This, then, has been the pendulum of the state's policy on Naxalite violence, and it is now abundantly clear where maximal gains have accrued, as district after district lapses into disorder, as the institutions and mechanisms of civil governance withdraw, abandoning vast areas to the extremists and to the security forces that, alone, contest their dominance. Force has, thus, been applied again and again, erratically and haphazardly, interrupted regularly by periods of 'conciliation' during which successive regimes sought to seduce the extremists with promises and inducements. Each period of political indulgence has invariably seen a further consolidation and expansion of Naxalite activities.

Naxalite disorder, moreover, need to be located within the larger context of the loss of control in wider areas within India. In addition to the 125 districts currently under the influence of the Naxalites, and the additional 24 districts that are being targeted by them, there are at least another 63 districts in the country variously afflicted by different patterns of ethnic or communal terrorism and insurgency (Jammu & Kashmir: 12; Assam: 22; Tripura: 4; Meghalaya: 6; Manipur: 9; Arunachal Pradesh: 3; and Nagaland: 7). This takes the number of districts afflicted by terrorism and insurgency to 212, out a total of 602 districts in the country. More than a third of the country is, consequently, suffering from high degrees of present or potential disorder. This, moreover, is not the sum of the threat, as abysmal governance, divisive politics, continuous external and internal subversion, opportunistic terrorist attacks, increasing criminalization and other patterns of mass violence sporadically disrupt the rule of law in widely dispersed locations across the length and breadth of the country. It is useful to note, moreover, that India's record of recovering areas from persistent disorders is, at best, equivocal. These rising disorders, further, will not be lost on India's enemies in the neighbourhood, and an intensification of their efforts to disruption are a matter, essentially, of time.

As the Maoist insurgency in Nepal appears to approach its end state, moreover, it is significant that the districts that are falling to the Naxalite influence lie along a near-continuous expanse of the projected Compact Revolutionary Zone (CRZ) along India's eastern board, that would eventually link up 'liberated areas' from Nepal in the North (and possibly, Ladakh and Uttaranchal, other areas that are currently being targeted), to Tamil Nadu in the South. This is a coherent strategy articulated and adopted by the Coordination Committee of Maoist Parties and Organizations of South Asia (CCOMPOSA) in 2001, and that has been dramatically crystallized on the ground in just three years. Once the present 'gaps' in the CRZ have been filled - as it appears that they inevitably will be, given current trends - the strategic consequences for India would be devastating, as the CRZ would not only result in an area of uninterrupted disorder from Nepal in the North to Tamil Nadu in the South, but would also obstruct vital linkages with India's troubled Northeast, profoundly deepening the dangers in that vulnerable region. Since early 2002, moreover, the two most powerful Naxalite groups in India, the PWG and the MCC, have been discussing the modalities of a merger which would act as a force multiplier, substantially increasing their capacities to dominate the regions currently under their influence. The state's strategy of response, on the other hand, has been far from coherent or effective.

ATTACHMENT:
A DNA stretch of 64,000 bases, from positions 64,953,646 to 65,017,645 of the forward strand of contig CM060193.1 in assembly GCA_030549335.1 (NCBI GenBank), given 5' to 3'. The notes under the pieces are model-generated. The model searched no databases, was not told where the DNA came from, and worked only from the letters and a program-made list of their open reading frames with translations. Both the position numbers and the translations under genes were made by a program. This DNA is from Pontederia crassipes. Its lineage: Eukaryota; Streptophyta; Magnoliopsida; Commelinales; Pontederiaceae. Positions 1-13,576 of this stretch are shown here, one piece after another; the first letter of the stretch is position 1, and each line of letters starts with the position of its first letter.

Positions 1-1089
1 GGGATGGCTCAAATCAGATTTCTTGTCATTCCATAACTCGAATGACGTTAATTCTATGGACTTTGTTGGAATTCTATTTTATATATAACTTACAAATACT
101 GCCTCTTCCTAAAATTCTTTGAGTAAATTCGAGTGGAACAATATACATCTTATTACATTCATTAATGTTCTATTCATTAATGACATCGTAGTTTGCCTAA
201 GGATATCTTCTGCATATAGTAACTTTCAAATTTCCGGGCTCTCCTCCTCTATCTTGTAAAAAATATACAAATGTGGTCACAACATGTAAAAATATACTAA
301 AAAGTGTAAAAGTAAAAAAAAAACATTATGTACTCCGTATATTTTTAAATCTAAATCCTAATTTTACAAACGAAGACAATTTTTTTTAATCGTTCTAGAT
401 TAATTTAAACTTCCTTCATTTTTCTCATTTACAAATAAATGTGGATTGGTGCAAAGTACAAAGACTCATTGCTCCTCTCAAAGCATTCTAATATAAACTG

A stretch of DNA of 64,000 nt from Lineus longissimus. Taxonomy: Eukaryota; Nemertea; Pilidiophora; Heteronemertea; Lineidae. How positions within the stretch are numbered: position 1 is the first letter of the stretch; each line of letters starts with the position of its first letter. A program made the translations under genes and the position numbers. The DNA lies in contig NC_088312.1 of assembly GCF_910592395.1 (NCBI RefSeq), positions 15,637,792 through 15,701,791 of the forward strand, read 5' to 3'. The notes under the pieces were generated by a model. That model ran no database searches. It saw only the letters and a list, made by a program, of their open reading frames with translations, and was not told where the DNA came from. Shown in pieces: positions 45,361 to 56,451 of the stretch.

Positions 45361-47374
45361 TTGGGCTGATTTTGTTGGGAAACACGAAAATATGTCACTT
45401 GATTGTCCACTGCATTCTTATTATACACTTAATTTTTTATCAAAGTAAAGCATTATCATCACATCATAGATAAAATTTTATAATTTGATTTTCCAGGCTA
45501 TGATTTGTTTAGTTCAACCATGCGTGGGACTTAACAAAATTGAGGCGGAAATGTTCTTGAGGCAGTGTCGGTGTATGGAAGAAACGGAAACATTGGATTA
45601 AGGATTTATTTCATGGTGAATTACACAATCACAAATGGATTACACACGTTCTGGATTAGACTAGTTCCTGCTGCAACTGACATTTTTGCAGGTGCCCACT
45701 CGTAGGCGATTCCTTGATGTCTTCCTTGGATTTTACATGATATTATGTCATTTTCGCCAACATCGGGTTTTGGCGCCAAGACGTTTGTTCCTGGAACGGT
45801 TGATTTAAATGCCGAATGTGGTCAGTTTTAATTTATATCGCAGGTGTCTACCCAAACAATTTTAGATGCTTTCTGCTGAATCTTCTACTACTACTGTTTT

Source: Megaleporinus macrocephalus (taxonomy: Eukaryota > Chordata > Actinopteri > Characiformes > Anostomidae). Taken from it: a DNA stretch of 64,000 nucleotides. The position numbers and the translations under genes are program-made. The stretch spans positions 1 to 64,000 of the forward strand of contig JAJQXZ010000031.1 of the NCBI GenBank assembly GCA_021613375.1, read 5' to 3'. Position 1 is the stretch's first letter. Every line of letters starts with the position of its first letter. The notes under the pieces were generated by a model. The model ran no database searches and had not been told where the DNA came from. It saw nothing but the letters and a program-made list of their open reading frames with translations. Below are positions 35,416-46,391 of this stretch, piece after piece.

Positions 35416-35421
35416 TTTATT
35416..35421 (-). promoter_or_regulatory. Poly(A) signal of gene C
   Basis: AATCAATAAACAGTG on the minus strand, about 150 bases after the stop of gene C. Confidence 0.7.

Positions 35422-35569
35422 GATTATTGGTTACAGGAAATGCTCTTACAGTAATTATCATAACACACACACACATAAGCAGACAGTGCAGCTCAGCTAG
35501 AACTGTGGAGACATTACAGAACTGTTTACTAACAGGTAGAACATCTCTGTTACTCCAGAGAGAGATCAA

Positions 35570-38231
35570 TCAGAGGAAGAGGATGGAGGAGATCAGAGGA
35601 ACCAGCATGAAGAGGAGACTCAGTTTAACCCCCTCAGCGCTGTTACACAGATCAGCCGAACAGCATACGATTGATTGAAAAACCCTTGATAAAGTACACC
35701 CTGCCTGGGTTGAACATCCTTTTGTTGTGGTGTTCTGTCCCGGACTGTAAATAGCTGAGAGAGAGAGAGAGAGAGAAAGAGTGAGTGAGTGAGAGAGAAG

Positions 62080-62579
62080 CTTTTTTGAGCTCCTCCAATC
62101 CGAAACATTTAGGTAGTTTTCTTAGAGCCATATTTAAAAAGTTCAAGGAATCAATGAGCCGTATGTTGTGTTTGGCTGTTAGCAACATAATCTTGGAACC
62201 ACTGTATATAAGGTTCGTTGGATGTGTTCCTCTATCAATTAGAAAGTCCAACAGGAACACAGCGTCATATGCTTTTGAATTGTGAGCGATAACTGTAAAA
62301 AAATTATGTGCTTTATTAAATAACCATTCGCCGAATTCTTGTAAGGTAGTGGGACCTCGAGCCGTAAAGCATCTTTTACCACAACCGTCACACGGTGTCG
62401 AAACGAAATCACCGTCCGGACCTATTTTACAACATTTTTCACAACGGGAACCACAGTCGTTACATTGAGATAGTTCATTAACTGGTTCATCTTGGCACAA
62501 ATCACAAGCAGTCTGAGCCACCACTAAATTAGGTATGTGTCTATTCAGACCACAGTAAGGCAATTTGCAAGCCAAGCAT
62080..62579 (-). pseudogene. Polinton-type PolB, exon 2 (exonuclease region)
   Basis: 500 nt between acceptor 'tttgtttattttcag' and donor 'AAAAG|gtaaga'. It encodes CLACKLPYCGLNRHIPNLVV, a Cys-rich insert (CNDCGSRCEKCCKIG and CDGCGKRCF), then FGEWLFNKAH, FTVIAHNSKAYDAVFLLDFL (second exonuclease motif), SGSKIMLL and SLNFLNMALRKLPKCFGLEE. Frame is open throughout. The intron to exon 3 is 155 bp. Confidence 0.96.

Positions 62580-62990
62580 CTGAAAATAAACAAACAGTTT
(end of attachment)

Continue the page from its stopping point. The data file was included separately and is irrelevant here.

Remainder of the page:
To return to the present, as the ban on the PWG lapses in Andhra Pradesh, dalam (armed group) members have become hyperactive, concentrating on recruitment and training of cadres, and extension and intensification of activities in neighbouring States. They have begun to openly conduct gram sabhas (village courts), 'settling' issues relating to land disputes, caste discrimination or the sale of arrack (home brewed alcohol). The PWG has also successfully organized mass meetings at several locations, including a huge congregation in the capital city, Hyderabad. In the meanwhile, other Naxalite factions, including the CPI-ML Praja Prathighatana Group, have rejected the negotiations, and are taking advantage of the truce to lure cadres to their fold as well.